Noticias de interés

Biosocial World. Biosemiotics and Biosociology




Juan R. Coca was born in Ourense (Galicia, Spain). He is a biology graduate, Master in Logic and Philosophy of Science, and he received a PhD in 2010 from Sociology at University of Santiago de Compostela. He is Professor in the Department of Sociology and Social Work at Universidad de Valladolid, and Director of the Social Research Unit in Health and Rare Diseases at the last institution. He has been director during ten years of the journal Sociología y tecnociencia, and also participates in numerous scientific committees of different academic journals. His research lines are Biosociology, Biosemiotics and Socio-hermeneutics, Sociology of health and Sociology of Rare Diseases. He has published more than 120 papers, and many books chapters. Also he has write three books such as Exclusión científica del otro. H-index: 11 (Google Scholar).

Contact: Juan R. Coca (Faculty of Education of Soria. University of Valladolid. 42004. Soria. Spain).



Juan R. Coca (Department of Sociology and Social Work, University of Valladolid, Spain).

Assistant director

Claudio Julio Rodríguez Higuera (Department of General Linguistics, Palacký University, Olomouc, Czech Republic).

Scientific committee

Óscar Castro García (Department of Philosophy, Autonomous University of Barcelona, Spain).

Isabel Castro Piedras (Department of Immunology and Molecular Microbiology, Texas Tech University, USA).

Adolfo Cordero-Rivera (Department of Ecology and Animal Biology, University of Vigo, Spain).

Terrence W. Deacon (Department of Anthropology, University of California-Berkeley, USA).

Pauline Delahaye (Sorbonne University, Paris, France).

Hasier Heraña (ATLAS Molecular Pharma/CIC bioGUNE, Spain).

Donald Francis Favareau (University Scholars Program, National University of Singapore, Singapore).

Michael Hammond (Department of Sociology, University of Toronto, Canada).

Filip Jaroš (Institute of Philosophy and Social Sciences, University of Hradec Králové, Czechia).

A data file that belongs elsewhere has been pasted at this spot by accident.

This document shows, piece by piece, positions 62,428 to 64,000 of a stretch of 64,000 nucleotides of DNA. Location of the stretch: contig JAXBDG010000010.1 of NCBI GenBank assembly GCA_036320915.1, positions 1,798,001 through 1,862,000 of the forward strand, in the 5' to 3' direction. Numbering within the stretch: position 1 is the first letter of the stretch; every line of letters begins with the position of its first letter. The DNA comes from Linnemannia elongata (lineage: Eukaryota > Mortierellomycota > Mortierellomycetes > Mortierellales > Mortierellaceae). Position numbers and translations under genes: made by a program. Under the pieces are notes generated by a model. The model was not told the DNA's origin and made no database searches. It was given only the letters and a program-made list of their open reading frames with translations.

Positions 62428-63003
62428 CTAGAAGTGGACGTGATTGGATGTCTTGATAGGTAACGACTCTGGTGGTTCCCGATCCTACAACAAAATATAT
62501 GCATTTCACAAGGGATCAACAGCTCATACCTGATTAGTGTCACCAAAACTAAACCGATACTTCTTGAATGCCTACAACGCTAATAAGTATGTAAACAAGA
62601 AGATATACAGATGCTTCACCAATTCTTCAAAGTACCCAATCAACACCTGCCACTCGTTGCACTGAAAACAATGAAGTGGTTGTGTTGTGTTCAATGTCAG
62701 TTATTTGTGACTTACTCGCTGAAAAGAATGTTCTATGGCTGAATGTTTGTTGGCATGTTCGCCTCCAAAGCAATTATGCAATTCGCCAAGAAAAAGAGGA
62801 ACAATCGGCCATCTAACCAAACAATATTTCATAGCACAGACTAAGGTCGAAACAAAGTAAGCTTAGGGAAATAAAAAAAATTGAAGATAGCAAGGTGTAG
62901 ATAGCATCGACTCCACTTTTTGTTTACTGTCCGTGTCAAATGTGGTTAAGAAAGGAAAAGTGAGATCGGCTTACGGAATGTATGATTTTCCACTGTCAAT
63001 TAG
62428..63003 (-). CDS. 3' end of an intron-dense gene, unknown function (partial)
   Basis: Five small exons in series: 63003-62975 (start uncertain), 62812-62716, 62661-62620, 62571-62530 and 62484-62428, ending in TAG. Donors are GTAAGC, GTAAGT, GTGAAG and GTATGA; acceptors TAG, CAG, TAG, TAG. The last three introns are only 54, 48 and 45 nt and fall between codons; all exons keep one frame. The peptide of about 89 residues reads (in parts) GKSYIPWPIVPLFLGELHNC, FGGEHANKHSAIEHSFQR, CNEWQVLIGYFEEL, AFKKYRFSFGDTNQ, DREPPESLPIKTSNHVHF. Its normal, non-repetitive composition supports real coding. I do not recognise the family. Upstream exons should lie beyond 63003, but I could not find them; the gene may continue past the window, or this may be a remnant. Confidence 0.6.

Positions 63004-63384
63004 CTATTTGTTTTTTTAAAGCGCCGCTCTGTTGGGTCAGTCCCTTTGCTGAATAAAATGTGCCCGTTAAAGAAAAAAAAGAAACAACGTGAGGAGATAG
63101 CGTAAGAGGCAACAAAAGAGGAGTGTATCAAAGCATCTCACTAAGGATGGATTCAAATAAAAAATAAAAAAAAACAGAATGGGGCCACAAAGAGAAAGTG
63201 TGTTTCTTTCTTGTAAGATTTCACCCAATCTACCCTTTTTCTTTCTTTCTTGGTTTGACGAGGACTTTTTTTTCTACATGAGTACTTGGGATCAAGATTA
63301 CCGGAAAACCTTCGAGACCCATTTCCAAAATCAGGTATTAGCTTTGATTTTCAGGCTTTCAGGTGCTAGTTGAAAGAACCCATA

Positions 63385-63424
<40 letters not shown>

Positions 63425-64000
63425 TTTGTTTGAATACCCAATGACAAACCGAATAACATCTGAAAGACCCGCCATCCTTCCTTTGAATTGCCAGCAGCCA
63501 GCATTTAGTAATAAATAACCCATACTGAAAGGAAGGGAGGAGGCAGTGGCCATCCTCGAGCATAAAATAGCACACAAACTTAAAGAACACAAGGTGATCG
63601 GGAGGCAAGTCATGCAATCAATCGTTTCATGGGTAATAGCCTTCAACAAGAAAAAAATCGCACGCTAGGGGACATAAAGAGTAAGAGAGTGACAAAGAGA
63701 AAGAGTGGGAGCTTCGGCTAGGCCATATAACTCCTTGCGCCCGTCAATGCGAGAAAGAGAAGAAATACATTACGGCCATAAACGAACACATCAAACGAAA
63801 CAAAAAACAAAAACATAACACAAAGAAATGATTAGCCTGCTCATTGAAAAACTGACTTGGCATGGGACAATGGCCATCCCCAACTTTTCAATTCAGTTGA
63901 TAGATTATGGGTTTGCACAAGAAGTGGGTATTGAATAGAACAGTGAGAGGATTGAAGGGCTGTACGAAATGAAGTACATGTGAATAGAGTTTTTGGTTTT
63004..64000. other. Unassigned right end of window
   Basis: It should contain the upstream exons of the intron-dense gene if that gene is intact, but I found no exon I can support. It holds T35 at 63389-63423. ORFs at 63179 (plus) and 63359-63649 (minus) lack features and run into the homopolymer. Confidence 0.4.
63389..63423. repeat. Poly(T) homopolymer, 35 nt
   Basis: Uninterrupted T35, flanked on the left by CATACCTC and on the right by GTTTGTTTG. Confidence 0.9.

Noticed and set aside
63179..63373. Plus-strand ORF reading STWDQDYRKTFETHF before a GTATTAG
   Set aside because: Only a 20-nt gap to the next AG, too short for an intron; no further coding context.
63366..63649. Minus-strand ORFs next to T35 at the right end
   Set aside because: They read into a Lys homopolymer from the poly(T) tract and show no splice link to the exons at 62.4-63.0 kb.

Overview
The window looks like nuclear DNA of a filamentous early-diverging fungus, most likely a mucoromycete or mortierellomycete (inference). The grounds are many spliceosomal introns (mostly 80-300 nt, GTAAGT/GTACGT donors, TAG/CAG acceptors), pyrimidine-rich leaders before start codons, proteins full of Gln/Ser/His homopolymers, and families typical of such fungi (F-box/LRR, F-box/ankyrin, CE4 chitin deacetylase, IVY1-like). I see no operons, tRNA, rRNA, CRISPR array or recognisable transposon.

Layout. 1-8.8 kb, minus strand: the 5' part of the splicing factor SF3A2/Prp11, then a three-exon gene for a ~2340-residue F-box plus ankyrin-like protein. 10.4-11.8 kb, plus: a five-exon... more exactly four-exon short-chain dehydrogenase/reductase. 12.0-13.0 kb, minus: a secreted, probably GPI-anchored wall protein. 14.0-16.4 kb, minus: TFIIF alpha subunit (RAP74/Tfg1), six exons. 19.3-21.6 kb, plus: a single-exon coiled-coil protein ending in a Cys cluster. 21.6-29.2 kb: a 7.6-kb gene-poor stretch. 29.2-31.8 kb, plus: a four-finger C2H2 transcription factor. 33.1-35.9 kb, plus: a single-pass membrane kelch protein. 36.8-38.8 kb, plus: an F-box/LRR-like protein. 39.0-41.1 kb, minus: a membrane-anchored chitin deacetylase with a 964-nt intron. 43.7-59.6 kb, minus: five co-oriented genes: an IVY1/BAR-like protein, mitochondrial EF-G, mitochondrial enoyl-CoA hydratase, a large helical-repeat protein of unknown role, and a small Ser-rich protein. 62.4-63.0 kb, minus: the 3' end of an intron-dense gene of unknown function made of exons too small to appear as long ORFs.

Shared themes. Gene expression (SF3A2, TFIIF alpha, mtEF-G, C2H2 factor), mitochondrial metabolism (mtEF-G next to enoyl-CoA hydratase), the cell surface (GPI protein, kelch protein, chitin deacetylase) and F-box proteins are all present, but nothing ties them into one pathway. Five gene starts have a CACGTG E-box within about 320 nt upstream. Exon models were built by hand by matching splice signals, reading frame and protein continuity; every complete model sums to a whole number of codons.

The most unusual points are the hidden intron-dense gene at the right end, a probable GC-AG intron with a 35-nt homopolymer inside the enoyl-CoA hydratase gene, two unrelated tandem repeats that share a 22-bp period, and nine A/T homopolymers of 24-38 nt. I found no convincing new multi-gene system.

Kalevi Kull (Department of Semiotics, University of Tartu, Estonia).

Laura Lorenzo Carrascosa (Department of Social Sciences, University of Carlos III, Spain)

Richard S. Machalek (Professor Emeritus of Sociology, University of Wyoming, USA).

Pedro C. Marijuán (Researcher Senior retired, Aragon Health Sciences Institute, Spain).

Almudena Moreno Mínguez (Department of Sociology and Social Work, University of Valladolid, Spain).

Ludmila Lacková (Department of General Linguistics, Palacký University, Olomouc, Czech Republic).

Chad Posick (Department of Criminal Justice & Criminology, Georgia Southern University, USA).

Juan A. Roche Cárcel (Department of Sociology I, University of Alicante, Spain).

Anna Siniarska-Wolanska (Department of Human Biology, Cardinal Stefan Wyszynski University, Warsaw, Poland).

Morten Tønnessen (Department of Social Studies, University of Stavanger, Stavanger, Norway).


Biosocial World is a scientific collection about biosemiotics and biosociology published by the University of Valladolid. The aim of this collection is to improve both research lines and to be an international reference in these fields. Therefore, Biosocial World particularly accepts papers from biology, sociology, philosophy, and philology, as well as papers following the editorial policy of this collection from other areas.

The Editorial Team must ensure: a) all published research papers have been evaluated by at least two subject specialists; b) that the review process has been fair and impartial. The method of peer review is the most appropriate for the scientific community. When one of the two reviews is negative, a third review will be requested.

Persons who submit a manuscript for review may suggest the names of up the three specialists as peer reviewers. The Editorial Team reserves the right to decide whether to accept or decline these suggestions, and is not required to communicate their decision to the authors.

The authors must ensure that all submitted manuscripts are original and unpublished. The Editorial Team, during the peer review process, will take the due precautions to verify originality and to detect plagiarism, self-plagiarism and redundant publication defined as the complete copy, partial copy or altered copy of work published by the same author in such a way as to make the work appear different.

The Editorial Team must also take appropriate measures to detect data falsification or manipulation. In addition, contents that have undergone peer review must be clearly identified. The Editorial Team must recognize the value of and acknowledge the input of all those involved in the review of manuscripts submitted to the series. In addition Team members should encourage academic authorities to acknowledge peer review activities as part of the scientific process, and should decline to use reviewers who submit reports that are of poor quality, erroneous or disrespectful, or that are delivered after the agreed deadline.


Papers which do not comply with all the requisites established in the guidelines will be returned to the authors for their eventual correction. Papers which comply with all the requisites will be subject to a double process of evaluation: